The Economist 13. Juli 1867. S. 785/786.
Workhouse Reports. Zusatz von Marx.
Schließen (Communal (self) Government.)
Kommentar von Marx.
Schließen Diese Scheisse wichtig, weil sie wieder zeigt, wie impossible local Gvt. in our state of things.
thick Blue Books (1867)
containing a history of the official inspection of the last 10 years.
Every workhouse in London visited yearly or oftener during that period.
The inspectors have noted down in the visitors’ books their exact
impressions of every workhouse. Zusammenfassung von Marx.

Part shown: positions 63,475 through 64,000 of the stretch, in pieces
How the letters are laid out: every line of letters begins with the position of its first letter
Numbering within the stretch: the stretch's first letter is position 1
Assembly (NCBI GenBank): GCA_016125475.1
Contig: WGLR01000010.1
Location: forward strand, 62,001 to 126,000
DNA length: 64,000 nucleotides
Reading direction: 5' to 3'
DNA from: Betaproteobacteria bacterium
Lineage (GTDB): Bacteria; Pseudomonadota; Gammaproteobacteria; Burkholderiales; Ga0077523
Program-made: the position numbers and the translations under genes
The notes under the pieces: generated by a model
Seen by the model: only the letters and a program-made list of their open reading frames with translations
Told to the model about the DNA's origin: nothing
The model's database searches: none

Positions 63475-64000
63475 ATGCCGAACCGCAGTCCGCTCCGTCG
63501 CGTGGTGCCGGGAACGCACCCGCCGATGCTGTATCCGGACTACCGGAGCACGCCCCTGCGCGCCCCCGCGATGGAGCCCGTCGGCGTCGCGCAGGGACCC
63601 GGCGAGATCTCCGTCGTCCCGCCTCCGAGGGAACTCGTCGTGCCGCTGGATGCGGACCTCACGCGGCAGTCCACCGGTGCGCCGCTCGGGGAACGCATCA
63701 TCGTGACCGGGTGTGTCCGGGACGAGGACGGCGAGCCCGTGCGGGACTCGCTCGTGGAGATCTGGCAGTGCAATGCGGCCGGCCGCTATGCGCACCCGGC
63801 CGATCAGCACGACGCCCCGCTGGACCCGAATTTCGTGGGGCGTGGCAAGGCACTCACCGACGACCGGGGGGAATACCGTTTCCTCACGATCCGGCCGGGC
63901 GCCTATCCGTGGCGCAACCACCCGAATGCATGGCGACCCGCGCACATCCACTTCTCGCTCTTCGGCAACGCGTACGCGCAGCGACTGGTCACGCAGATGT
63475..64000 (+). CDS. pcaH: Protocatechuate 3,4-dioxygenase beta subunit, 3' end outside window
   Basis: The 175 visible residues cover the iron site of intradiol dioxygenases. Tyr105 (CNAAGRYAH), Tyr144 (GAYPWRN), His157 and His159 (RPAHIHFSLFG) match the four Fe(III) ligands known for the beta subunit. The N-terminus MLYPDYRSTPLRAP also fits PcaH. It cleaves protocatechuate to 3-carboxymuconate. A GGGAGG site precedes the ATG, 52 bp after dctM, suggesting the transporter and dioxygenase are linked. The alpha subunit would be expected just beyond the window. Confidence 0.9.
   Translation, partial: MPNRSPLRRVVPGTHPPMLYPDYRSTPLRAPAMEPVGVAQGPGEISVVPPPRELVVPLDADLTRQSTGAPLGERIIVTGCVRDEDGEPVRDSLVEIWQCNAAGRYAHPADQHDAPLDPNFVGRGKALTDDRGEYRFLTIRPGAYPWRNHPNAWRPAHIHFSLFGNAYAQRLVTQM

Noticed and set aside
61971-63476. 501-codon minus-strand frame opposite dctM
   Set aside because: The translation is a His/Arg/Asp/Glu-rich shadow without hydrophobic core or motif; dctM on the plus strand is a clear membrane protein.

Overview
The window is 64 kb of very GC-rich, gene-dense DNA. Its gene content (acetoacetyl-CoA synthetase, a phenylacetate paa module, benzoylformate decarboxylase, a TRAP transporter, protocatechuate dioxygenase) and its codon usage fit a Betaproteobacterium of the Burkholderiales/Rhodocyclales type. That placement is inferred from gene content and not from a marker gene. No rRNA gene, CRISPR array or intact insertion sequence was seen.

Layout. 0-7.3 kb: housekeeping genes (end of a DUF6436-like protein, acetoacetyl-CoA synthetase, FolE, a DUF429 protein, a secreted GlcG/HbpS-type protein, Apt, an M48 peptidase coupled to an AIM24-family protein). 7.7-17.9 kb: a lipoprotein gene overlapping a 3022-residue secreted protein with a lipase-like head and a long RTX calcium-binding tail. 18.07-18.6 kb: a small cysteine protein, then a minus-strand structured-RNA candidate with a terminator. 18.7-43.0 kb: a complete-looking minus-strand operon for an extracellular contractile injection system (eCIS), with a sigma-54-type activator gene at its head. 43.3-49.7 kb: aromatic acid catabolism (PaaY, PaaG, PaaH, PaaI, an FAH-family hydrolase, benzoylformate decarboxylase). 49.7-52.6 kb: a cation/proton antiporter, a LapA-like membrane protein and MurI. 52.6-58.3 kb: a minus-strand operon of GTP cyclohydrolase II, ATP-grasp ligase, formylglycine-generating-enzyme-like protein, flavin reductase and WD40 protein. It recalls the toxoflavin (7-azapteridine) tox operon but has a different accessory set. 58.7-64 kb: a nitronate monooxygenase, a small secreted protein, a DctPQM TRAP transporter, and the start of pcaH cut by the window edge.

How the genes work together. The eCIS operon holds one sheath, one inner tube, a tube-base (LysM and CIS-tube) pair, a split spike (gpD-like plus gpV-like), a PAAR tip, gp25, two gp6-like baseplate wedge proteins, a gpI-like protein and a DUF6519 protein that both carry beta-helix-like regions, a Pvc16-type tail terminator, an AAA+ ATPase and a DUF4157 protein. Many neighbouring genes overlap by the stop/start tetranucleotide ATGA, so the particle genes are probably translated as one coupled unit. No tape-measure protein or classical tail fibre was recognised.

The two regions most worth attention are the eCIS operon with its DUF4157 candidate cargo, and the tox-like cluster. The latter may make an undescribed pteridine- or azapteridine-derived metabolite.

Schließen Und doch existirt die größte Scheisse ruhig fort. At the very time when „the Amateur Casual“ of the Pall Mall Gazette visited the Lambeth workhouse, Mr. Farnall certified that the wards provided there for the homeless poor were „good and sufficient“. Unangenehmer Posten der des Poor Law Inspector. If he finds too much fault, he sets the guardians against him, and exposes himself to the reproach of caring more for the poor than the ratepayers. To show the time required for the introduction of any scheme case of an idiot in Bermondsey workhouse: January 1861, his name is mentioned, and an amelioration of his treatment suggested. Met by a sneer in the answer of the medical officer of the workhouse. In Dec., 1862, the idiot again under discussion, recommended he should be removed into some proper institution. This recommendation brought before the guardians in a letter from the Poor Law Board; guardians reply that there is no reason for such a thing. Dec. 1864, same recommendation repeated by the Lunacy Commissioner, and again brought to notice of guardians. Febr. 1865, the medical officer of the workhouse reports that the idiot is better, where he is, but that, in deference to the Poor Law Board, his case shall be considered. In March 1865 same report (der Inspectors), the same suggestion, the same reply. Then, after 3 years’ delay, and 4 unsuccessful attempts on the part of the Poor Law Board, idiot removed to an asylum in November 1865.